You have a heavy burning sensation in your bladder, you have an urgency to urinate and you notice you have been increasing your frequency of visits to the washroom. When you do urinate you feel burning pain which persists in your genital area. These symptoms may have come out of the blue, or maybe you can identify a particular event which triggered your pain such as an infection, childbirth or surgery. If a visit to your family physician has cleared you of infection or anything more sinister, you may have Interstitial Cystitis (IC).
What is IC?
IC affects millions of men and women around the world. There is 4-12 million cases in the US alone, with 90% of all cases being women (1)(2). The American Urology Association defines IC as “an unpleasant sensation (pain, pressure, discomfort) perceived to be related to the urinary bladder, associated with lower urinary tract symptoms of more than six weeks duration, in the absence of infection or other identifiable causes.” (3) In essence, this is a diagnosis of exclusion; meaning urine cultures are negative, antibiotics are not working, infection and other more sinister causes are ruled out, then IC is ruled in (2). The average onset of IC is 40 years of age with only 25% of patients being under the age of 30 (4). Quite often these IC patients report a history of childhood bladder problems and urinary tract infections (2). IC will often coexists with irritable bowel syndrome, vulvodynia, vestibulodynia, raynaud’s syndrome, migraine headaches and fibromyalgia (2).
The cause of IC is still unknown but researchers think it may be linked to an event which caused trauma on the bladder lining (5). This may include but is not limited to:
- pelvic surgery
- bladder distension (possibly linked to long periods without bathroom use)
- pelvic floor muscle dysfunction
- bacterial infection
If referred to a Urologist a cystoscopy (internal examination of your bladder) may reveal Hunner’s Lesions, which are distinct areas of inflammation in the bladder lining (1). These Hunner’s lesions are one of the main diagnostic criteria for interstitial cystitis but occur in only 9-10% of cases (1). The other 90% of cases may find irritation and inflammation of the bladder lining, called glomerulations which have been linked to IC but are not specific to it (1).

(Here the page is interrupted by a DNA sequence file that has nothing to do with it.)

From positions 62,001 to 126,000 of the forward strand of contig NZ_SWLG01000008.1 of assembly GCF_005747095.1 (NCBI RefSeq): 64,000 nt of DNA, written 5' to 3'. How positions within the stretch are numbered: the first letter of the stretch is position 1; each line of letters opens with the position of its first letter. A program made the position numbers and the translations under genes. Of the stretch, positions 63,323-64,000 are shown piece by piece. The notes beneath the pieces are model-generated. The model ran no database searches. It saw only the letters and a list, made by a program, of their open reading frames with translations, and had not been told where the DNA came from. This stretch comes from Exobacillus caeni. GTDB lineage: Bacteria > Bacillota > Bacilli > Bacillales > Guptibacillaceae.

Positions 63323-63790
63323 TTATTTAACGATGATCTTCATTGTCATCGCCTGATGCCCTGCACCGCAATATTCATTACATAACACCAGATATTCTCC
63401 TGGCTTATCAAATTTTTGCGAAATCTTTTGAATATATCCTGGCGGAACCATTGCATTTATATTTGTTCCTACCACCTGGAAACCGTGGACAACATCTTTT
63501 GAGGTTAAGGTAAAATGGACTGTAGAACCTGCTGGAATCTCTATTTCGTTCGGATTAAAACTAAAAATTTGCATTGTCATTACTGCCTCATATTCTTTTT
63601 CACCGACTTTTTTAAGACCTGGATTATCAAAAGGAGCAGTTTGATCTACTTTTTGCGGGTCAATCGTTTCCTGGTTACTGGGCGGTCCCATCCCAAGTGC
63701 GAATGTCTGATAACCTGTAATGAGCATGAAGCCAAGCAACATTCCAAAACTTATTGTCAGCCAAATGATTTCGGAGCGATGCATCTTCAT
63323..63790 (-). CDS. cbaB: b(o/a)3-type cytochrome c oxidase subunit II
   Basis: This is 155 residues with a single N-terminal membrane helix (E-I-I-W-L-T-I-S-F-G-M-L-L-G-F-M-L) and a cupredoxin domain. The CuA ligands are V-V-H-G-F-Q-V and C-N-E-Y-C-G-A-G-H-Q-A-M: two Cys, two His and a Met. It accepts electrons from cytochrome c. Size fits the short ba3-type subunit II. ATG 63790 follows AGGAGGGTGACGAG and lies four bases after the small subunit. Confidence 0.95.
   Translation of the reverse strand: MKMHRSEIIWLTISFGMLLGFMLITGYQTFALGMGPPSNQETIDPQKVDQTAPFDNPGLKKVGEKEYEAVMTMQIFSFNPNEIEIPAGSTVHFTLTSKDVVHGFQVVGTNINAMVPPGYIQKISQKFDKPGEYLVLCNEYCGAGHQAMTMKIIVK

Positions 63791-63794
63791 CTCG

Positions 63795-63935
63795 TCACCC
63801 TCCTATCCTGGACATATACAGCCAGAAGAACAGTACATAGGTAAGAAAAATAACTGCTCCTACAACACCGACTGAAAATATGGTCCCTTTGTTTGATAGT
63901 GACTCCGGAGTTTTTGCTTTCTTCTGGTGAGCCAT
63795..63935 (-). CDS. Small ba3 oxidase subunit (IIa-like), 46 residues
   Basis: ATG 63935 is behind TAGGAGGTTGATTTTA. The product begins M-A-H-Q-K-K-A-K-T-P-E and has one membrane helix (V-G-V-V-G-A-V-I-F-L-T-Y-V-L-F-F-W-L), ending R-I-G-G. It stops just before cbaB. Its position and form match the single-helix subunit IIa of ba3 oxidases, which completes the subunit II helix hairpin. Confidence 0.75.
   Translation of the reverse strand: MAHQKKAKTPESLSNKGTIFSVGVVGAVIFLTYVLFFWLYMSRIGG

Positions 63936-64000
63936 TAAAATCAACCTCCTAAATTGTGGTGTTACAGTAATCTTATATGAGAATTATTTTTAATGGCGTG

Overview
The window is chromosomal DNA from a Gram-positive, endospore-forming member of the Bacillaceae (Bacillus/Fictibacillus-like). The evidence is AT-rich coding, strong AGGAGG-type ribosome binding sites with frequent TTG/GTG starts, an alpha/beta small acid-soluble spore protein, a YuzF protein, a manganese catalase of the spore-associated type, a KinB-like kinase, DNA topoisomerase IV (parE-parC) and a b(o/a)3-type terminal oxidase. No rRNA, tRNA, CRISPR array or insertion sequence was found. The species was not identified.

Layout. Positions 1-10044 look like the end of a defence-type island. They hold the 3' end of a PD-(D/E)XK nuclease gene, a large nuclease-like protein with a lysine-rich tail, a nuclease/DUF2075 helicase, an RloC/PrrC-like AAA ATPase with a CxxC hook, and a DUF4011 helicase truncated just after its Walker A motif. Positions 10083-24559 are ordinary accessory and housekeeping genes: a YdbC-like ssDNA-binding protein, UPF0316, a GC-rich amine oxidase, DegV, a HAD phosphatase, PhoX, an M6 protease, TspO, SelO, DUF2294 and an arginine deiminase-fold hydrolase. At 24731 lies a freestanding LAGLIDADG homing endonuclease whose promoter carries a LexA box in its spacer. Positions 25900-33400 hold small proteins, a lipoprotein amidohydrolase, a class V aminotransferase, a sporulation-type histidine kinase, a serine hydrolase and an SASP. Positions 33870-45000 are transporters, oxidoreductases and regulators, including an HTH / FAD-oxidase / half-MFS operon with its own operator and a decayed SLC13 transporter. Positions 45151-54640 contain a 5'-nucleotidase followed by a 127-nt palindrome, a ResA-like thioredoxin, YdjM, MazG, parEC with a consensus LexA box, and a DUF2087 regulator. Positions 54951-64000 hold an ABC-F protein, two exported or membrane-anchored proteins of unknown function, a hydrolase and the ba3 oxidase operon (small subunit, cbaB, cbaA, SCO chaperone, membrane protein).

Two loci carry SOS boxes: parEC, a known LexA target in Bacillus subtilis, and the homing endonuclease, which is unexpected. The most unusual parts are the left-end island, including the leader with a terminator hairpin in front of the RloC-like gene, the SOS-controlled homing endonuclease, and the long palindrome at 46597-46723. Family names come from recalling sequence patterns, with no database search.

What do you do if you have been diagnosed with IC?
As no two patients with IC are alike, The American Urology Association IC Guidelines (2010) helps to bring light the to the best course of action for someone diagnosed with IC (3).
First Line Treatment:
- Education – patients armed with the knowledge about normal bladder function, what is known about IC, and the available treatments as well as their effectiveness, generally fair the best (3)(6).
- Self Care and Behavioural Modifications – this may include changing your diet and water intake, avoiding your known triggers, meditation and muscle relaxation techniques (3)(6).
Second Line Treatment:
- Physical Therapy! Most IC patients have some form of pelvic floor dysfunction – increased tightness in the muscles and connective tissue of the pelvic floor, hips and abdomen (3)(6). A recent study demonstrated that pelvic floor myofascial release was effective in 59% of urological pain patients compared to just general massage (7).
- Pain management including pharmacological, manual therapy, and stress reduction techniques (3)(6).
Further recommendations for treatment continue with more invasive procedures being recommended only as a last resort when conservative management fails.
If you have been diagnosed with IC there are many resources available to help you manage and live successfully with IC. See the links below for more about IC and what you can do about it:
Talk to one of our pelvic physiotherapists today to learn more about what pelvic physiotherapy can do to help you manage your IC symptoms.
- What is Interstitial Cystitis (IC)?.(2015, January) http://www.ichelp.org/about-ic/what-is-interstitial-cystitis/
- What is Interstitial Cystitis. (2016) http://pelvichealthsolutions.ca/for-the-patient/what-is-interstitial-cystitis/
- Hanno PM, et al. AUA Guidelines for the diagnosis and treatment of IC/BPS J Urol. 2011;185(6):2162-2170
- Osborne, J. (2015). What is IC/BPS?. http://www.ic-network.com/conditions/interstitial-cystitis/what-is-ic/
- Causes of IC. (2015). http://www.ichelp.org/about-ic/causes-of-ic/
- IC Treatments. (2015). http://www.ic-network.com/conditions/interstitial-cystitis/exploring-treatments/
- Fitzgerald M.P et al. (2012). Randomized Multicenter Clinical Trial of Myofascial Physical Therapy in Women with Interstitial Cystitis/Painful Bladder Syndrome and Pelvic Floor Tenderness. The Journal of Urology. Vol 187(6): 2113–2118